If you’re seeking prophetic and magical dreamscapes, read on, I’ll show you how to make mugwort tea for lucid dreams in higher realms!
☁️ They say that if you can remember a dream, it wasn’t but a dream – it was a message. And if there were one herb to help aid the development of prophetic dreams – it would be mugwort, Artemisia vulgaris.
Have your dream journal at the ready, I’ll show you how to make mugwort tea, and wax lyrical on the spiritual and magical properties of this wonderful plant.
🌿An intro to mugwort
Mugwort is a member of the asteraceae family native to Europe and Asia. It is a rather tall plant with robust roots, a silvery underside to its leaves (a lunar herb signature) and can become quite an invasive species. Many consider it a weed!
Mugwort has a long history of use in herbal medicine and is equally as revered for its spiritual properties. It was referred to as “mater herbarum” (the mother of herbs) in the Middle Ages.
This was a plant called on for ritual and ceremony, used to make incense and smoke bundles to purify the sick and keep bad spirits at bay.
Mugwort’s botanical namesake is the Greek Goddess Artemis, goddess of nature, the moon and women of childbearing age – giving a hint as to its traditional uses in supporting menstrual cycles.
Although there are hundreds of species of Artemisia, it is the common mugwort we’re focusing on today.
🍵What is mugwort tea?
Mugwort tea is a herbal infusion prepared from the fresh or dried leaves and flowering tops of the Artemisia vulgaris plant. Aside from being taken for its therapeutic effects, mugwort is a highly renowned dreaming herb.
🍃What does mugwort tea taste like?
Mugwort tea tastes slightly bitter with some pungency due to the presence of essential oils. This means the bitterness provides cooling, drying effects to the tissues while the aromatics are warm and dispersive.
Mugwort is regarded as a digestive aid first and foremost.
Thanks to its bitter principles (the sesquiterpene lactones), it promotes secretions throughout the gastrointestinal tract (stomach, pancreas, liver and gallbladder), aiding in constipation and assimilation of nutrients.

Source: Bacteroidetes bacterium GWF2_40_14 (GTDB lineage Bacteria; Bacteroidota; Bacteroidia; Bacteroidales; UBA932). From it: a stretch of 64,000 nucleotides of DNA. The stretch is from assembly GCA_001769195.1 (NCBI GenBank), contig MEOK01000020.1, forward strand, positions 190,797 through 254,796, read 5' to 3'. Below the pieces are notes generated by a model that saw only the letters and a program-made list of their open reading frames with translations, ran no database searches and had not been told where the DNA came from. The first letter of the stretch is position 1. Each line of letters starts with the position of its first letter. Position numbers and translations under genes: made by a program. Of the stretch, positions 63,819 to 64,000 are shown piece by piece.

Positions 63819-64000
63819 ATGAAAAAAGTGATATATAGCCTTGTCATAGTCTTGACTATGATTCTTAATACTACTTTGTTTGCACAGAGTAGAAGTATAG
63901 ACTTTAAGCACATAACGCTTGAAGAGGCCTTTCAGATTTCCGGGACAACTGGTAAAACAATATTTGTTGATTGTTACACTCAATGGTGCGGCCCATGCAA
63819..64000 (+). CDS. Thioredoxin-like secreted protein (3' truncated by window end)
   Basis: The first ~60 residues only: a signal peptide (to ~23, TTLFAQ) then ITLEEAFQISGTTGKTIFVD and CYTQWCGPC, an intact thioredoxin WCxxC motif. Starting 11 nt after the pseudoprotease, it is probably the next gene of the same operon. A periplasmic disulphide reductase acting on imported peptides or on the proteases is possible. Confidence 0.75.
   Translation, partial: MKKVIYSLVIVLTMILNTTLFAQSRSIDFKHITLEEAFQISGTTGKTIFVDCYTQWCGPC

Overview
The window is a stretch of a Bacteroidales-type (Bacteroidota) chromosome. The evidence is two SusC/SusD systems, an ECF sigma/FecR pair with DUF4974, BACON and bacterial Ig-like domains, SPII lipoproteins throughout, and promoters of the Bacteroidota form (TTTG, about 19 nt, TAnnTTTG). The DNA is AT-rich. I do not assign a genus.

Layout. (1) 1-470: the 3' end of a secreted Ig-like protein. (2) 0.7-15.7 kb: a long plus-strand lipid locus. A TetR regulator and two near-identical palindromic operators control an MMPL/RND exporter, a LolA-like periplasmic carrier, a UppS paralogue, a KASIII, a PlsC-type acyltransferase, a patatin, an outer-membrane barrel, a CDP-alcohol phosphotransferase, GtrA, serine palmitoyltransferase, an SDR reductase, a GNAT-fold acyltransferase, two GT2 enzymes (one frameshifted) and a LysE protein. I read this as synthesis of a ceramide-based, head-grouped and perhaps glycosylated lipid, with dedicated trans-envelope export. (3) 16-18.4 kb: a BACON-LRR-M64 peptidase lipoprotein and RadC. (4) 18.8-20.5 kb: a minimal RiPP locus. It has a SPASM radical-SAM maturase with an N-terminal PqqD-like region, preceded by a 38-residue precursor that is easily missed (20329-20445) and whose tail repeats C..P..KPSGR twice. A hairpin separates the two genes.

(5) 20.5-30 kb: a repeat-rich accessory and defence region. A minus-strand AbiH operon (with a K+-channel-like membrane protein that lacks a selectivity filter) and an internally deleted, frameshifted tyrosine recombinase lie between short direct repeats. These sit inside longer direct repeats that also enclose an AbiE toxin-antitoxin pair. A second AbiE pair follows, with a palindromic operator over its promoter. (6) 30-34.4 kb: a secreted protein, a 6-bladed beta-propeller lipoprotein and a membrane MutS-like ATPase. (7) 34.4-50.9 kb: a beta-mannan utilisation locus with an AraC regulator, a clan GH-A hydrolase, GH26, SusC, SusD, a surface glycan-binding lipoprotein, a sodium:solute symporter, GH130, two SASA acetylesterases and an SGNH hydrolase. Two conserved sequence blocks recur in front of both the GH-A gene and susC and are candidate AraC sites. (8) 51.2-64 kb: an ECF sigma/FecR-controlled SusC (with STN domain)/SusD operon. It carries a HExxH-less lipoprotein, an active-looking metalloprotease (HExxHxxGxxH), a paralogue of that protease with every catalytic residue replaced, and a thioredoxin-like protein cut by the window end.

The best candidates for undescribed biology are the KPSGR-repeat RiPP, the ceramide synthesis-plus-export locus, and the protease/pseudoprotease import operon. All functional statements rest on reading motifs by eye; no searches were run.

With the added influence of the volatile oil content, mugwort is ideal to support a healthy appetite whilst addressing common digestive complaints such as indigestion, bloating, belching and gas .
You may spot mugwort in a formula for digestive bitters – perhaps alongside herbs such as elecampane, dandelion and gentian.
Mugwort supports female reproductive health by acting as an efficient emmenagogue (a herb that stimulates menstrual flow), bringing on a delayed period whilst increasing blood circulation to the pelvis to bring warmth, reduce stagnation, relieve menstrual cramps and ease pain.
Mugwort has a relaxant and mildly sedating effect on the nervous system, and is suited to those who may be highly tense, stressed and anxious with difficulty getting to sleep.
Mugwort leaves also have diuretic, antiseptic, antiparasitic and antifungal properties.
In Traditional Chinese Medicine, mugwort is used in a healing therapy called moxibustion, whereby the dried herb is burnt in close proximity to the skin to amplify the effects of acupuncture and promote the flow of chi .
- Mugwort should not be used in high doses or frequent use. This is due to the thujone content, a volatile oil that can be neurotoxic if taken in excess (hence a blended tea is a safer option)
- Due to its stimulating effect on the uterus, mugwort should not be used in pregnancy. Avoid if nursing
- Due to the sesquiterpene lactones, mugwort is a potential allergen in sensitive individuals, particularly if there is a known allergy to other plants in the asteraceae family (Ganora, 2009)
As always, this content is for informational purposes only. If you intend on working with mugwort therapeutically, do so safely and under the guidance of your qualified medical herbalist or other healthcare provider. Keep your doctor and pharmacist informed of your use of medicinal herbs.
👁️Mugwort spiritual uses
I have to wonder if there’s a little Witch in all us herbalists – I just can’t help but find the mystical and spiritual aspects of a plant so thrilling, and I know I’m not alone.